In the UK currently we're moving (slowly) toward the same sex marriage bill making it's way into law. (It's got a way to go still, but support seems to be there now at least.)
For the record, I'm glad to see the state moving toward allowing two people to be united under law, irrespective of terminology used - and with equal rights to those currently enjoyed by the uniting of a man & woman to date. But for a while now I've been thinking that the discussion is presented in an unclear fashion, which causes people to jump to polarising positions on it, without any common ground.
The way I see it is the UK has been a country with Religion and State intertwined for many, many hundreds of years - and therefore we have some constructs that exist both in law, and religion, but are conflated under one word and changing one appears to be changing them both.
The Church of England is Protestant, because Henry VIII wanted to get a divorce and the Catholics wouldn't allow him that, so we as a country "forked" our own religion that wasn't so different, but allowed divorce of marriage. Times were slightly different back then, the church had a lot more direct power in terms of laws & how people lived. We're a more diverse society today, and the church has less (direct?) involvement in our laws, although older laws are still based upon that original conflation of state and church.
I almost wonder if in this case (and others) we need to start diverging church from state and allowing the state to change things irrespective of the church, whilst still allowing the church to continue unhindered with practices it's held for many years. Seems like the best of both worlds almost - in law we are a very generic and equal society, and if you wish to belong to or align with a group that has more specific beliefs, then that is open to you as well.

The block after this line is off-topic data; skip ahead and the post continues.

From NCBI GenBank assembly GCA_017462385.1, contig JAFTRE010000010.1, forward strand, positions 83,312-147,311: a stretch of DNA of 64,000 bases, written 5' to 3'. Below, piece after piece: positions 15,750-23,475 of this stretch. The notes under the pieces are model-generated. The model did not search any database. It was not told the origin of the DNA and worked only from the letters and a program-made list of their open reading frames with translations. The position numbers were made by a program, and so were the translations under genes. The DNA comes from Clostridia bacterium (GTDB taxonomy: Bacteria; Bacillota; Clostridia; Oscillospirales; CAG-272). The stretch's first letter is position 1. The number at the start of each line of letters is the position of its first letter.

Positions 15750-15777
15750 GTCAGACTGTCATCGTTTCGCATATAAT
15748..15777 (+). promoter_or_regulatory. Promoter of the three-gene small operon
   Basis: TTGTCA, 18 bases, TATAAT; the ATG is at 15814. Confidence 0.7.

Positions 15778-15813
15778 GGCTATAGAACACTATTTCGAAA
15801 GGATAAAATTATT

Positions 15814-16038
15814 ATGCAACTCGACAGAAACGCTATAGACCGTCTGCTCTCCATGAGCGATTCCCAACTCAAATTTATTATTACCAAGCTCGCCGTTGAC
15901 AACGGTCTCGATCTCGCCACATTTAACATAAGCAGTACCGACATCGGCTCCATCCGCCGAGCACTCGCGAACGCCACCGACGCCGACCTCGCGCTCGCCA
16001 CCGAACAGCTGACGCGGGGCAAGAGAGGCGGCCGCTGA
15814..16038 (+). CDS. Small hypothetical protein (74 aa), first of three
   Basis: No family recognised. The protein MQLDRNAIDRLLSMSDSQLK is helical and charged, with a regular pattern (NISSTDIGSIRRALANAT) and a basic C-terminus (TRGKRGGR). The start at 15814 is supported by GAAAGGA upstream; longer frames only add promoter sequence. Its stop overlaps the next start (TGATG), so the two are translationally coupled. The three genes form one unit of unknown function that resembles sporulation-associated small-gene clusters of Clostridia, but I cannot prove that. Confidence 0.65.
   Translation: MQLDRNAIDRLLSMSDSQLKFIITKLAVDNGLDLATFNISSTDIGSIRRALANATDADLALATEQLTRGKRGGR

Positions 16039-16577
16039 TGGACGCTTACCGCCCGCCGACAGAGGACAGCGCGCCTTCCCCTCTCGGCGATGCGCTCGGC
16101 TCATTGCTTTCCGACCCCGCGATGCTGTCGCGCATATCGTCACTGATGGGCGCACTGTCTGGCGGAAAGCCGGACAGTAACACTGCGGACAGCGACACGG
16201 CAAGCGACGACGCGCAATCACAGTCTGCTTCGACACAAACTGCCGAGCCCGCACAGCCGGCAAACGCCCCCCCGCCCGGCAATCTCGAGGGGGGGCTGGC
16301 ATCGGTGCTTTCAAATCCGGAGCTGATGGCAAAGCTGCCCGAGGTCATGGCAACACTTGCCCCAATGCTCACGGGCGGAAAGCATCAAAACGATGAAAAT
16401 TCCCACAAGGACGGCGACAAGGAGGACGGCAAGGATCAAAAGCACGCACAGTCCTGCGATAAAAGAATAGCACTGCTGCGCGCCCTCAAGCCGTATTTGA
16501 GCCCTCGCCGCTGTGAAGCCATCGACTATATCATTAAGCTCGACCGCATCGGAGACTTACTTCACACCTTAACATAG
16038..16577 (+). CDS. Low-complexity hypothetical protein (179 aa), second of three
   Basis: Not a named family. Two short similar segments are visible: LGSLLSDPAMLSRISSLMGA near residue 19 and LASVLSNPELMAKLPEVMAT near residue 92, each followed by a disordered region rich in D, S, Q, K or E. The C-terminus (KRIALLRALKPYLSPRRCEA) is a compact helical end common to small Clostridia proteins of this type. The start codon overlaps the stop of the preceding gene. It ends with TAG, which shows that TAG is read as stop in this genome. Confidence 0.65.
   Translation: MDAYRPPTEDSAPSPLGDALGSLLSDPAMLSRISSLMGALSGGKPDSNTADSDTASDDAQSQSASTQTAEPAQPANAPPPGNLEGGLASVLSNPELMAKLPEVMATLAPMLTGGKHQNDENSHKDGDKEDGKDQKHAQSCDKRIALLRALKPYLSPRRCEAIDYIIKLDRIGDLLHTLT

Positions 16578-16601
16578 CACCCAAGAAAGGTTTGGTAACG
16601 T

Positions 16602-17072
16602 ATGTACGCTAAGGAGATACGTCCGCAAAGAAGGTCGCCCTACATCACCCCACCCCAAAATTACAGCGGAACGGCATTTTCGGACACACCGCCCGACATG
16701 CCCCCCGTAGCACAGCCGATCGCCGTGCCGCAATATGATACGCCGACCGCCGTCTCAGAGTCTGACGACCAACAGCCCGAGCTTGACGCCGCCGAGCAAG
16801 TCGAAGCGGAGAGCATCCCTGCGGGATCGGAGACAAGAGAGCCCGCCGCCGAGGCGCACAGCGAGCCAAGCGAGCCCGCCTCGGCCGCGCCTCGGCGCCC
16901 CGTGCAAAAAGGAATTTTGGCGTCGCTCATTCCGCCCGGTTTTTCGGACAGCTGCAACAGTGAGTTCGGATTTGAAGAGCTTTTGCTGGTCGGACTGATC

Lets jump back to gay marriage here as an example then. If we define state marriage to be "the unity of two human beings, irrespective of their attributes", then everyone is equal to join with a partner in the eyes of the law, and all such partnerships are afforded the lawful benefits that come with that unity. The church (and indeed, all religions) are also then free to define religious marriage in their doctrine as they wish, so they can say that for them it's only permissible between a man and a woman. And if you wish to join with a partner following that doctrine, then you have to meet their rules.
In this circumstance, I wonder how much of it is a hangup on the word "marriage". I can see how the state wants to keep hold of it to describe partnerships between two people, and also that religions want to keep hold of it as they've been using it for years and neither wish to yield the word for the other to use. Which possibly means people think solely of this issue as just being an intertwined construct between state and religion, and not as the state giving everyone equality being a separate issue.